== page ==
Geraldine’s Perspective

Geraldine’s Perspective

“This child is really someone special. I met her in a government orphanage in the section for mentally and physically disabled children and her eyes literally bored into me, willing med to pick her out of the other sadly, seriously handicapped children. A closer inspection revealed that she was only suffering from polio and was unable to walk. She was more than mentally normal and we were very excited at the prospect of being able to have her transferred to Sunrise. With help from the Ministry of Social Affairs she was with us in less than a month.

She said she remembers lots of fighting in her province before her mother travelled to Phnom Penh to put her in the orphanage. She has a far-away look in her eyes and said quite defiantly, ‘I have a lot of brothers and sisters and I am a lot of trouble to take care of, so my mother brought me here. It’s not my mother’s fault.’

What a sad world we live in when an 8-year-old disabled child has to apologise for her mother.

She screamed blue murder when she first arrived at Sunrise and saw there was no ceiling fan in the dormitory like she had in the hospital! But within a day or two she was mixing with the other children and whirling round in her wheelchair terrorizing 14-year-old boys! There is very little she can’t do for herself. She is fiercely independent and loves attending the village school.

We were able to raise funds to send her to Australia for a spinal fusion operation to correct her scoliosis and this has made a huge difference to how she looks and feels about herself. She is now studying IT and recently got a job in administration at the International school at a nearby village.” – Geraldine Cox

“Our heart broke when we learned this particular young girl was present with her other siblings when their father bashed their mother to death with a brick during a drunken rage. The father was angry because she refused to give him more money for his gambling addiction. After the poor cremation ceremony, the villagers chased the father out of their village, vowing to turn him over to the police if he did not run away. The children were then handed from family to family, but when it was clear that the villagers could not continue feeding the family of four, the village chief contacted Sunrise and provided the necessary documents to allow us to move the children to our centre.” Geraldine Cox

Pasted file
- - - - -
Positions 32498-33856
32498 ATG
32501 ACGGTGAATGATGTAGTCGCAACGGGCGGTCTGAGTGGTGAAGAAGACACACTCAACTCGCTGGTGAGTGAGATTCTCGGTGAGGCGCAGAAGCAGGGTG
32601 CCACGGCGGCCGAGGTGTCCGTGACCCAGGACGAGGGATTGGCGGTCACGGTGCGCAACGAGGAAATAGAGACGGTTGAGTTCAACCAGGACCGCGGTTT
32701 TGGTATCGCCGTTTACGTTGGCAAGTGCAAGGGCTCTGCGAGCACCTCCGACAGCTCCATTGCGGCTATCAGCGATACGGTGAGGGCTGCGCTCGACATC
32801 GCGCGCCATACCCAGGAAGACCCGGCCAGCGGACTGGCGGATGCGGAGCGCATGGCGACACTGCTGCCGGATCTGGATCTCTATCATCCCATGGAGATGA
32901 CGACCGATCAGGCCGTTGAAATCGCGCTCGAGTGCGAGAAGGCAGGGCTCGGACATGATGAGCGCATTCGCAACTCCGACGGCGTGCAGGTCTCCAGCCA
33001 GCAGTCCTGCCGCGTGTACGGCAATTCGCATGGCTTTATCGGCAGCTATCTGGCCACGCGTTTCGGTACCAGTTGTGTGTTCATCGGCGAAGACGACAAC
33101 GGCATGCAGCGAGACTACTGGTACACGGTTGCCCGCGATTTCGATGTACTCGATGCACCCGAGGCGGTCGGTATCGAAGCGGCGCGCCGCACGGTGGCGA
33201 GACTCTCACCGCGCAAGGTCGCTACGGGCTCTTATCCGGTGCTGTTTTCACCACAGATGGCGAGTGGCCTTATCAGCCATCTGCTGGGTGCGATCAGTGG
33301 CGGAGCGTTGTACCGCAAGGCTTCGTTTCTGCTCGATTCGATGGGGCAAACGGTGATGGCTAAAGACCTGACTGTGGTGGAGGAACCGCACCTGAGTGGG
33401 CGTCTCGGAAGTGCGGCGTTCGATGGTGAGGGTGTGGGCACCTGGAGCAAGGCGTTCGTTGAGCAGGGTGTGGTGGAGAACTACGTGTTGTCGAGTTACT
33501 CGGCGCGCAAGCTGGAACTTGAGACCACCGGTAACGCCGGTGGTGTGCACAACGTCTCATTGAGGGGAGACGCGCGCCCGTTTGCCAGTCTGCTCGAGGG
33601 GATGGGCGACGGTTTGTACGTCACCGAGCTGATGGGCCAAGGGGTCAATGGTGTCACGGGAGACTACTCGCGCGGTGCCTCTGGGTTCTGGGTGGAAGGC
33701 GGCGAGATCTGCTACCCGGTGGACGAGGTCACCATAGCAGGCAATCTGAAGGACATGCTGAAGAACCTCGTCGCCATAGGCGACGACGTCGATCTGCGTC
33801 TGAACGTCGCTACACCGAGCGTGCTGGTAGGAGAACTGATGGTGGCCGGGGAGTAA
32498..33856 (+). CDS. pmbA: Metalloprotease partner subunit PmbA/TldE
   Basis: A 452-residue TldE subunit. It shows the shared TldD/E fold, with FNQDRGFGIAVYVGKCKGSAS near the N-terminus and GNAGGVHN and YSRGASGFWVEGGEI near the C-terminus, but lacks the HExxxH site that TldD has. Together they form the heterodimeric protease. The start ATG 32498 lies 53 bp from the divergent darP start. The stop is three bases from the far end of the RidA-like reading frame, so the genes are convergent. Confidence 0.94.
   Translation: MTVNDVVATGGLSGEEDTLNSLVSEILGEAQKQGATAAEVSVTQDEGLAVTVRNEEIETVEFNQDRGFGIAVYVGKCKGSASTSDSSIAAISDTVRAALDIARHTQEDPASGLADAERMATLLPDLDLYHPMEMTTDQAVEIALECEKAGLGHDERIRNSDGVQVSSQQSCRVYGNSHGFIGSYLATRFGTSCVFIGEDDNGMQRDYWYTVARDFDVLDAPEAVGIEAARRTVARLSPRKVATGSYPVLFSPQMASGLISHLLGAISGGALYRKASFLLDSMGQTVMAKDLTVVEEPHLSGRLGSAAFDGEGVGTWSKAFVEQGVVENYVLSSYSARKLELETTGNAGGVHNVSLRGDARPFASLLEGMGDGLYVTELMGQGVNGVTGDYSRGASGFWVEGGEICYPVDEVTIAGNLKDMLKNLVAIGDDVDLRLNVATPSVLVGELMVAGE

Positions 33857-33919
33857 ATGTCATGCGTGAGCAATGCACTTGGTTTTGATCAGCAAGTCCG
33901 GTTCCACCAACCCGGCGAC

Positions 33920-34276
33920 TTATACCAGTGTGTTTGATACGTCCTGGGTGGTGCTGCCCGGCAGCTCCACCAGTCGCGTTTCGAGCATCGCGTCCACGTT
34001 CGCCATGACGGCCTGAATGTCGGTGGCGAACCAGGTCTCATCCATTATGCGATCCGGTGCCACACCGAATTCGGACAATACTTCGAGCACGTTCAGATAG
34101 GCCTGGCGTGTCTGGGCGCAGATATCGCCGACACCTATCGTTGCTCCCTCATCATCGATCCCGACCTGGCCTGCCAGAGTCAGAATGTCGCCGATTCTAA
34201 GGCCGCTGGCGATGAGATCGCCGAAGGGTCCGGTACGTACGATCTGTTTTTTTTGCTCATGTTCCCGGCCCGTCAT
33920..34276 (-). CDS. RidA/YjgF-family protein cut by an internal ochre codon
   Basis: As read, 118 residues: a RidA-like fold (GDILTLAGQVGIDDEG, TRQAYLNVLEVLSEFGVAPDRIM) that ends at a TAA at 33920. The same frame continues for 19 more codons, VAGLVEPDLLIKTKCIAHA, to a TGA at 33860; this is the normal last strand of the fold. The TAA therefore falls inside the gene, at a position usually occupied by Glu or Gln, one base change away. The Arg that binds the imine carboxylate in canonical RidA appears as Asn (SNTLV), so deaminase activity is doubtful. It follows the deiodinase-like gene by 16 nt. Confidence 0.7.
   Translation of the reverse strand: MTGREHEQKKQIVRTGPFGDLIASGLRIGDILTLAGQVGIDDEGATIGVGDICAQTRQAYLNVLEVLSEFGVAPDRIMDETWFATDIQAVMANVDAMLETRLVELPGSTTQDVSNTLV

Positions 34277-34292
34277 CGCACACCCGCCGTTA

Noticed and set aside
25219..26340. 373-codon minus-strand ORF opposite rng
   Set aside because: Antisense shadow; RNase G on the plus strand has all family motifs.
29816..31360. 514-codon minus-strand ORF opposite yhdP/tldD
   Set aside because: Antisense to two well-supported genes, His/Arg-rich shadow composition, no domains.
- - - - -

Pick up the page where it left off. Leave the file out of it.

On the first attempt to collect the children, they were clearly terrified of Geraldine and suspicious of foreigners in general. They were still grief-stricken from the loss of their mother and fearful that their father would return for them. They refused to get in the car. On the second visit, Geraldine took some children with her from the centre to convince them that they would not be mistreated and they reluctantly agreed to come. The children have since found their home at Sunrise and have grown in to healthy, loving and trusting youth who enjoy going to school.

“A group of widows pleaded for our help in caring for their children. They lived on the island of Koh Kor, in the Mekong River nearby and the history of this island is very interesting. During the Khmer Rouge, from 1975 to 1979, it was a forced labour camp and a killing field. Then during the Vietnamese Occupation from 1980 to 1992 all the city’s sex workers were rounded up and dumped on this island to separate them from the community. When the United Nations came the women were released and the land was taken over by the Ministry of Social Affairs and subsequently given to a group of 32 families including the widows asking for our help. The land on which they live just does not provide enough food for them to live on and they are reduced to collecting clams from the river bed each morning, sometimes only earning 2000 Riels a day – about US$0.50.

We assessed the family situation and consulted with the community leaders until we were satisfied that their conditions more than met our requirements for the children to be referred in to Residential Care.  Arrangements were made for 13 of these women’s children to join our family.” – Geraldine Cox

“Plean joined us during the violent coup of 1997. She is 61 years old and a Pol Pot regime survivor.

When she started working with us she would never take her one day off a week, and would work seven days. When I realized this, I took her to the gate one Sunday, put a hat on her head, a bag on her arm, gave a smack on the bottom and said “I don’t want to see you until tomorrow.”

She burst into tears and said “Please don’t make me go. Everyone in my village was killed during Pol Pot days and I have no one to go and see on my day off. The Sunrise kids and you are my only family.”

In the last 18 years she has become a sister to me. She has also built up a network of friends, and can be seen on Sundays happily leaving for her day off.” – Geraldine Cox

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